The functional imperative behind all this is not weighty. Twice daily, the farmer drives a tractor down the length of the colonnade, distributing silage to the herd of 50 cows housed within. A gravel turning circle has been provided at the end facing down the valley.
This then is a building that has very little of Gut Garkau’s rootedness in considerations of use. Its image is archetypal, more than a little temple-like and implies strongly that the structure’s current function could readily be exchanged for others — not such an academic consideration on a three centuries-old estate that features many one-time farm buildings that now serve as houses and offices.
Among these, there are structures with colonnaded fronts built of the warm-hued stone from the local quarry and Taylor’s concrete is composed of the same soft, clayey material, crushed and riddled and bound with a Portland grey cement.
The results have not just the colour but also something of the crumbly texture of flapjack — a product of the dryness of the mix and of the complete lack of any compaction beyond that caused by the material’s self-weight. The central columns were cast in 10 lifts — one per consecutive day — with the material being tamped only, a studied carelessness that has produced a striking variation in density. Inquisitive fingers can easily pick off small fragments but the columns are of such monumental dimensions — they are 750mm in diameter — as to dispel any fears for their longevity.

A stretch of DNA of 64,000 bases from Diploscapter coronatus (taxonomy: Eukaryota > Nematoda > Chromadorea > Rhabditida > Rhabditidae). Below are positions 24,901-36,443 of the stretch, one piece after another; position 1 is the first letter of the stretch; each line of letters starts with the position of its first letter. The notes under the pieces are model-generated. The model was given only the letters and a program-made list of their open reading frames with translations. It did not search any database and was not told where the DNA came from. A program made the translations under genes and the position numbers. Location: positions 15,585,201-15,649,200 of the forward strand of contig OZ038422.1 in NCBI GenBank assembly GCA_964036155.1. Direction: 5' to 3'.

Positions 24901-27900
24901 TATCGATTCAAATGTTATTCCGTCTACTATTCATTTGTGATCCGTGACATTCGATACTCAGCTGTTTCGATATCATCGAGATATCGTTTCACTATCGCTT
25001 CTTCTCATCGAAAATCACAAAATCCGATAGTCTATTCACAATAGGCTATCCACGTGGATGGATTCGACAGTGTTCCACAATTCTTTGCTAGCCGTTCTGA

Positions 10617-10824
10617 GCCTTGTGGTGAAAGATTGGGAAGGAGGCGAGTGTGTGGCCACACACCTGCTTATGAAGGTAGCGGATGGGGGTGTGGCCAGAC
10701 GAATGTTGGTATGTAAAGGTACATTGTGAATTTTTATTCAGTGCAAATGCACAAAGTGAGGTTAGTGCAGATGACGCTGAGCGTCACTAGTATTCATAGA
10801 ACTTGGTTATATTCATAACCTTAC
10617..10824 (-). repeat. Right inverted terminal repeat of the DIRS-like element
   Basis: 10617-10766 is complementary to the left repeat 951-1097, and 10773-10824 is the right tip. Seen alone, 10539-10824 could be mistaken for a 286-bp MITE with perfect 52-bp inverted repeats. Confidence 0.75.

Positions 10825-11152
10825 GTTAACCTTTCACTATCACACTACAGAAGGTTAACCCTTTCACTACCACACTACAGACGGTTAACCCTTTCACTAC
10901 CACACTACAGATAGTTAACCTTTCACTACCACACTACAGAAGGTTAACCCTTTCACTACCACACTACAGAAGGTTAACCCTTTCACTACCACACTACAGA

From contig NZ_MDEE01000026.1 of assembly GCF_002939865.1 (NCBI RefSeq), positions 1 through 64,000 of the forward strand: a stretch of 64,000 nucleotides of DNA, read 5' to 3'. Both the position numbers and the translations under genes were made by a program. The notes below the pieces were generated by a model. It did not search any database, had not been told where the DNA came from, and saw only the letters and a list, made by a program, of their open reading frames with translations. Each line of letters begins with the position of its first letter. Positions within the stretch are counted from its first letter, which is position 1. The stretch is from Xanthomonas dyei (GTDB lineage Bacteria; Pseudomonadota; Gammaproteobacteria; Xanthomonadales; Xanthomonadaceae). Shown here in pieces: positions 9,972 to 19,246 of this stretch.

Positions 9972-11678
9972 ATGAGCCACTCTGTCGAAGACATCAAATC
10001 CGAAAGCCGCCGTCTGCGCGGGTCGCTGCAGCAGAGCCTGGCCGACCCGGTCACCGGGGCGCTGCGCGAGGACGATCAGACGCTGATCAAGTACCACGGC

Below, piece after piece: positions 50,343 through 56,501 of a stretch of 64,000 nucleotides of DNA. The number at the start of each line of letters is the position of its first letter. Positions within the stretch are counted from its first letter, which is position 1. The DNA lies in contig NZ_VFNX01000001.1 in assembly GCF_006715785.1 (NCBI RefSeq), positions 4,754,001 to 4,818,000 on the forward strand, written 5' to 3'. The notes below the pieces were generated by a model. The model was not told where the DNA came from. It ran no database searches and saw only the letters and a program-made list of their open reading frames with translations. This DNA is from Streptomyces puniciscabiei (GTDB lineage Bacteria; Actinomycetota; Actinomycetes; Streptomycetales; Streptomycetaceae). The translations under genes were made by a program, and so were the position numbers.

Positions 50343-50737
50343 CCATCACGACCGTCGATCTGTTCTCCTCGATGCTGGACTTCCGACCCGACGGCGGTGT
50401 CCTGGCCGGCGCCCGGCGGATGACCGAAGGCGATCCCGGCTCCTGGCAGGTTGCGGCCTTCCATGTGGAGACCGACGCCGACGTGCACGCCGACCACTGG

In contrast to the assembled nature of the shed proper, these constructional choices lend the colonnade a profoundly elemental quality. A direct relationship between the material from which it has been built and the ground on which it stands is established, a sense that should be enforced as plants colonise the pock-marked concrete.
Taylor’s approach may lie in polar opposition to Häring’s organicism, but a persuasive precedent for it can be found in another architectural tendency that was current in northern Europe in the 1920s: the Scandinavian doricism exemplified by the early works of Gunnar Asplund and Sigurd Lewerentz. In the two great churches that these architects built at Stockholm Cemetery, Asplund’s Woodland Chapel (1920) and Lewerentz’s Resurrection Chapel (1923), we find buildings that approach the character of Taylor’s shed from the opposite direction: barn-like temples rather than a temple-like barn.